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Navigating Feelings About Detox as a High-Level Professional

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Working as a high-level professional takes time, intelligence, and dedication. The role itself makes you highly respected by those you work with and whom you know. This level of respect and status can be wonderful. It can make you feel proud and important due to the amount of respect and admiration you receive. However, it can make navigating feelings around detox, addiction, and mental health issues challenging. 

Addiction impacts your mental and physical health. The process of going through addiction treatment includes addressing both. During detox and other aspects of addiction treatment, you will have to face head-on how you have been and continue to be impacted. This includes physical symptoms, mental ramifications, and how you feel about both. These symptoms can bring up feelings of shame and anger because your mental and physical abilities will be diminished as a result of detox. However, you can work through these feelings. Once you learn to navigate these feelings, you can better address addiction and mental health disorders. This, in turn, can help you to improve your success in your personal and professional life. 

The Experience of Detox

Detox or detoxification is the process of clearing toxins from your body. For those with addiction, detox is the process your body goes through when you abstain from using drugs or alcohol. Withdrawal symptoms occur when you have a physical dependency on a substance.

The experience of detox will vary for each person depending on multiple factors, including the following:

  • Type(s) of drugs 
  • Amount of time the substance has been used for
  • Age
  • Physical health
  • Mental and emotional health
  • Method of detox

While each person’s detox will look and feel different, certain symptoms are common with detox. They include the following:

  • Irritability
  • Quickly changing mood
  • Depression or anxiety
  • Insomnia 
  • Physical aches and pains
  • Fatigue
  • Cravings 
  • Hallucinations, shaking, and sweating 
  • Diarrhea 
  • Confusion or disorientation

When you are accustomed to feeling on top of things mentally and/or physically, these symptoms can feel daunting. However, it helps to remember that detox is important in addressing addiction. It is the first step that helps your body get used to being without drugs or alcohol. Detox does not last forever, and when going through detox in a treatment facility, many of these symptoms are managed by your healthcare professional.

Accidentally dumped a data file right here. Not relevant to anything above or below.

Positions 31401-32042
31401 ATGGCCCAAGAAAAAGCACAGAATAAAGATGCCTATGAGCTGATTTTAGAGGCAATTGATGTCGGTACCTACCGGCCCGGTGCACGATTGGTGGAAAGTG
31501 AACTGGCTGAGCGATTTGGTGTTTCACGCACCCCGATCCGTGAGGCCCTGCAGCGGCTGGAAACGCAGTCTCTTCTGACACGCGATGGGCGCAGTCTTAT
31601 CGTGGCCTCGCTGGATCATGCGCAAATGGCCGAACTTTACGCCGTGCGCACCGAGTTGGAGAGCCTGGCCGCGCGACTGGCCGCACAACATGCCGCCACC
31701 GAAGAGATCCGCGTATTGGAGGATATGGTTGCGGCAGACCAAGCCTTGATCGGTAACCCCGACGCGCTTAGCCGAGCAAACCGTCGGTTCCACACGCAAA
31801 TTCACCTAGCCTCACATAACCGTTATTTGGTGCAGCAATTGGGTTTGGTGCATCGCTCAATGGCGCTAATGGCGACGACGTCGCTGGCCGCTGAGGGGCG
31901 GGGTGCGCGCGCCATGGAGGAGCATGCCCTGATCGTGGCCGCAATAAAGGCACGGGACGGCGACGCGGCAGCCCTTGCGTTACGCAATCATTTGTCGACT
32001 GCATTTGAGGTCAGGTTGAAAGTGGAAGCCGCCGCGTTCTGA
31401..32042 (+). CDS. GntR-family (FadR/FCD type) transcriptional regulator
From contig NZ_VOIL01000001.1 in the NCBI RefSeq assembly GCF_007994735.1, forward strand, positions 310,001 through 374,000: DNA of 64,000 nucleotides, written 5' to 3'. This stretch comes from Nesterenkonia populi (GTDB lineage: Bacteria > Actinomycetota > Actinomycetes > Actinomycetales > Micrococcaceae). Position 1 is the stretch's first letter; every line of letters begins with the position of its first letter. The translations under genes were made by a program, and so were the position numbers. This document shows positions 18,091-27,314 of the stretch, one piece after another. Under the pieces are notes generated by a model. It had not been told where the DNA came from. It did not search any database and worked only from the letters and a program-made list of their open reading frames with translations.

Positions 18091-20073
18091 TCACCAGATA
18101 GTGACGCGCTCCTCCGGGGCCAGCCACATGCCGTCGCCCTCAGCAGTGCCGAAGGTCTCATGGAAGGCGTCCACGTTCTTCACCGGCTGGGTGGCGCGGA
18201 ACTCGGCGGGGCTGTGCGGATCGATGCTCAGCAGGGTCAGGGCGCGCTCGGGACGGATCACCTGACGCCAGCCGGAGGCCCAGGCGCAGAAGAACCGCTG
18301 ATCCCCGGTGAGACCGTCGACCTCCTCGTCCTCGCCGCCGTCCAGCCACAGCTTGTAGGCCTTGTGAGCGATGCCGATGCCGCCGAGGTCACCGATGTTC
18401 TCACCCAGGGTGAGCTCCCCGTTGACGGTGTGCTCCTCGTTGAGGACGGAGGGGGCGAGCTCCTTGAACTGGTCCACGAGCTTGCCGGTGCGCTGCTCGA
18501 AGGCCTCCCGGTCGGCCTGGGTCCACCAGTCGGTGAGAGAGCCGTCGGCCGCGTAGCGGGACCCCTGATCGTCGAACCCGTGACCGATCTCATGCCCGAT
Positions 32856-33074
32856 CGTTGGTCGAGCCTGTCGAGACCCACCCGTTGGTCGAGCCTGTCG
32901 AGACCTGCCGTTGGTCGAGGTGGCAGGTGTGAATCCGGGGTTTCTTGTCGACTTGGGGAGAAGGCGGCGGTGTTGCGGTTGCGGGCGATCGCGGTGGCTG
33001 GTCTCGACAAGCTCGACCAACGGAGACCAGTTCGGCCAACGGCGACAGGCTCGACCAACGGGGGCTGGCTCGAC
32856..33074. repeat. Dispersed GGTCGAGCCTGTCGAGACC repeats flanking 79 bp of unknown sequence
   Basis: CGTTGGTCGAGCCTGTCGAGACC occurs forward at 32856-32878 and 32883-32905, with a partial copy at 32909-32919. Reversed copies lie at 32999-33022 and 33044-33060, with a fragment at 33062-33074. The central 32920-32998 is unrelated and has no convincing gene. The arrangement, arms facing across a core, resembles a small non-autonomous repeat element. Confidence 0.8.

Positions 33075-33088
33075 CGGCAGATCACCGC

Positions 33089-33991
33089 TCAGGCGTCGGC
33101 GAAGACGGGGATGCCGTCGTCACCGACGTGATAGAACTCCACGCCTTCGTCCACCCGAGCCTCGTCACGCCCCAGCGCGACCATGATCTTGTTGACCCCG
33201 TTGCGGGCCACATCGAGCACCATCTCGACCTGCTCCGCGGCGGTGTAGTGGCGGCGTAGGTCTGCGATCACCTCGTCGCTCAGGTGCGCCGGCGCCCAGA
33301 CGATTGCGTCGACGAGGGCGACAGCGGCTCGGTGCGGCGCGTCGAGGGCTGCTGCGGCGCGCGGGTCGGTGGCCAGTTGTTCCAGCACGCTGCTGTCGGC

Shame Around Detox

As a high-functioning individual, you are not used to the physical and mental issues that occur during the detoxification process in treatment. This is completely understandable. In your professional life, you are likely able to stay on top of things, think quickly, and function better than many others. Thus, during treatment, you have to see and address the physical addiction, which often includes the symptoms above.

Feelings of shame are common when you are accustomed to being very capable. Shame differs from guilt. While guilt is defined as the feeling you have wronged another person in a specific event, shame is not. When you feel shame, you expand the sense of wrong past a certain situation. Thus resulting in feeling like there is something wrong with you as a person. Making a negative evaluation of the entire self.

The feelings of shame can be a result of the physical and/or mental aspects that are found in addiction, the detoxification process, and mental health issues. While each person will experience this process differently, certain parts commonly cause feelings of shame.

Physical Changes

Whether you are a current athlete or not, you are likely used to a certain level of physical functioning. This may include being able to move certain items, walk a specific distance, or even play a sport. During the detoxification process and treatment as a whole, you will run up against many physical realities of addiction.

Addiction impacts our physical health, often in ways that you do not see until you abstain from drugs and alcohol. An essential piece of treatment is improving self-care habits that help you to stay physically healthy. However, admitting and feeling the physical changes during detox and beyond is challenging. It means acknowledging that you are not in perfect health, which often can bring up feelings of shame.

Mental Changes

As a highly respected professional, you use your mind throughout your work and home life. Solving problems at the office, maximizing profits, or simply adjusting things as needed all require you to be on top of your mental functioning. However, addiction and the detoxification process impact your mental capacity.

When you are valued as being very capable and good at your job, it is easy to feel your value as a person comes from this ability. You are constantly congratulated and shown respect for this ability. During detox and treatment, you will go through periods where your mental function will not be at its highest. Thus, it is common to feel shame and negative emotions due to the sudden change from what you are accustomed to.

Navigating Feelings Around Detox

One of the skills you will learn in treatment is how to navigate many emotions. As a working professional, you are accustomed to being very capable. Addiction and detox can both result in feelings of failure, shame, and anger. While these feelings are very normal, it is important to work through them. 

For many, drugs or alcohol are a coping mechanism for managing stress, emotions, and challenges. While detox itself is very important, learning improved coping skills around emotions is also a vital aspect of treatment and recovery. Due to drug and alcohol use being a maladaptive coping mechanism, certain feelings can trigger cravings. Learning how to work through them can help you to stay sober on your journey to long-term sobriety. 

Navigating feelings around detox will look different for each person. However, certain tools can help, like increasing your self-awareness and learning to work through your feelings. 

Self-Awareness About Your Feelings Around Detox

When you have had certain skills, abilities, and respected roles for a long-time, it is normal to grow accustomed to them. Just like you get used to a certain schedule, you have a set of expectations for yourself. This includes both physical and mental capacity. Addiction and detox, however, can throw a wrench in these expectations. When going through detox, admitting that your mental and physical capacity has changed temporarily can be hard to do.